A question that has been on my lips recently is whether AI is set to be the next industrial revolution, or a new currency of the future.

AI Past

The industrial revolution as its name denotes, revolutionised modern industry and manufacturing as we know it today. When the internet emerged in the late 1980s it seemed unimaginable that less than 30 years later, wireless connections and digital devices would have such a pervasive presence in society. New inventions come and go, and technological innovations are created whether they are successful or not, but in most cases they are shaped by the demands of people.

The origins of AI date back to Turing’s computational machine more commonly known as the Turning machine, built in 1935, however the term was coined later in 1955 by McCarthy who defined it as “the science and engineering of making intelligent machines, especially intelligent computer programmes” (ibid 2001:02), in other words trying to understand human intelligence by using computers.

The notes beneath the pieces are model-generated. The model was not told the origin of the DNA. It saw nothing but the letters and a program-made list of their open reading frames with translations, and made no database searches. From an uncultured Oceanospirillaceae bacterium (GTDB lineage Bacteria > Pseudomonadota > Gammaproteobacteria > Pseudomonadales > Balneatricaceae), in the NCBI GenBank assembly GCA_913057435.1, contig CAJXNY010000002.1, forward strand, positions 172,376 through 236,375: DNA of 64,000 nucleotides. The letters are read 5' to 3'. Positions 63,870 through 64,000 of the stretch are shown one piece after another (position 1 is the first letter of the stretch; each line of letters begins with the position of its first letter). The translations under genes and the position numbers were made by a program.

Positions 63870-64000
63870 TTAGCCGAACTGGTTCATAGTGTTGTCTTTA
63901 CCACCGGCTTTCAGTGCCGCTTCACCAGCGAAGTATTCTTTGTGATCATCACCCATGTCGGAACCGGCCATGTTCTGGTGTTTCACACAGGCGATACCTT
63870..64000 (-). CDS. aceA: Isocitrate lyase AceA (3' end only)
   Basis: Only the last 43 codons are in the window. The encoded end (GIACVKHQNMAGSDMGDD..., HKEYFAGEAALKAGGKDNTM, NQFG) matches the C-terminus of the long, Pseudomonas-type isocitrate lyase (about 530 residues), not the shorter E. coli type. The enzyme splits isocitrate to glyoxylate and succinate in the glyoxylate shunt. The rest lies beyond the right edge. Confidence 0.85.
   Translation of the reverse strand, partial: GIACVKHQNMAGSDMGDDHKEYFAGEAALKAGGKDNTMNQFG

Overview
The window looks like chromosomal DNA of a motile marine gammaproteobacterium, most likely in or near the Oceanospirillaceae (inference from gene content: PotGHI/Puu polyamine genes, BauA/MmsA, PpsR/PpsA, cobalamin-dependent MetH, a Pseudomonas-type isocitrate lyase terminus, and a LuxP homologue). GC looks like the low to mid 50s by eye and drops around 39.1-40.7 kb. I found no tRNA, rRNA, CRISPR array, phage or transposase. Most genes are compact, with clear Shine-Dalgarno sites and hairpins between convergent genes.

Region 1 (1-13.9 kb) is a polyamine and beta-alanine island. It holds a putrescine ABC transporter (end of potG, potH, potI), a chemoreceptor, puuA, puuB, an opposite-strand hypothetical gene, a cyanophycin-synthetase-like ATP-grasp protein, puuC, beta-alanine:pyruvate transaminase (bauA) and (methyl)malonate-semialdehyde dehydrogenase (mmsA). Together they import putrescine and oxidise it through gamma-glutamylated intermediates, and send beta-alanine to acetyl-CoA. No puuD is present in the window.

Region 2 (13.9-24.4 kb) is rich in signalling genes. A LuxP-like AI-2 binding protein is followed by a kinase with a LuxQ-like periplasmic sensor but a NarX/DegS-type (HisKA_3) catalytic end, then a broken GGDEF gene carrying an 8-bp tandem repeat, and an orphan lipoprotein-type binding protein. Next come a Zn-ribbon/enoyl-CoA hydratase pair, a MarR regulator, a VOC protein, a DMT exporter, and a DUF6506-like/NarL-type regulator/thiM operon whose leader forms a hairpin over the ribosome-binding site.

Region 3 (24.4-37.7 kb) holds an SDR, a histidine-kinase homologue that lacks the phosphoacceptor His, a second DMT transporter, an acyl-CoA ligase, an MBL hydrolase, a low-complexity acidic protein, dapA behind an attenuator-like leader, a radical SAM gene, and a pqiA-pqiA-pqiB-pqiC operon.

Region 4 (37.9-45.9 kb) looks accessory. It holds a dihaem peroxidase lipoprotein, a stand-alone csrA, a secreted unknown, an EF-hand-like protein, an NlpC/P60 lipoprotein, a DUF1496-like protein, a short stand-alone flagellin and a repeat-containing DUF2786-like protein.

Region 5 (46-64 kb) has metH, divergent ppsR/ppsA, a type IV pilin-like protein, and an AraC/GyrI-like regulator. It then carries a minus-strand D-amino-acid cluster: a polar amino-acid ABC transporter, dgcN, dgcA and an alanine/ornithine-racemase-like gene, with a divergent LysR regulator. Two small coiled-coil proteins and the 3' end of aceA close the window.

AI Present

During the last 80 years, advances in AI technology have reached astounding levels. It has clearly had a prolific impact on society, to the extent that it has been transformed into a tool in all aspects of life; from banking and email pop ups, to ‘personalised’ selected products, and Siri and Alexa the intelligent personal assistants, and chatbots.

AI Future

Both academic and business investigation and reporting in the field of AI, consider it to be one of the biggest influencers for the future of the market and society. Predicted revenues from AI are unprecedented, resulting in extensive funding and investment from private companies and governments, which highlights the significance of AI in society. China has recently announced they are building a $2.1 billion industrial park for AI research. The past year has witnessed an increasing amount of nations realising the importance of AI in shaping the economics of the future, some even consider it a currency. Bitcoins stand aside, AI is the new currency..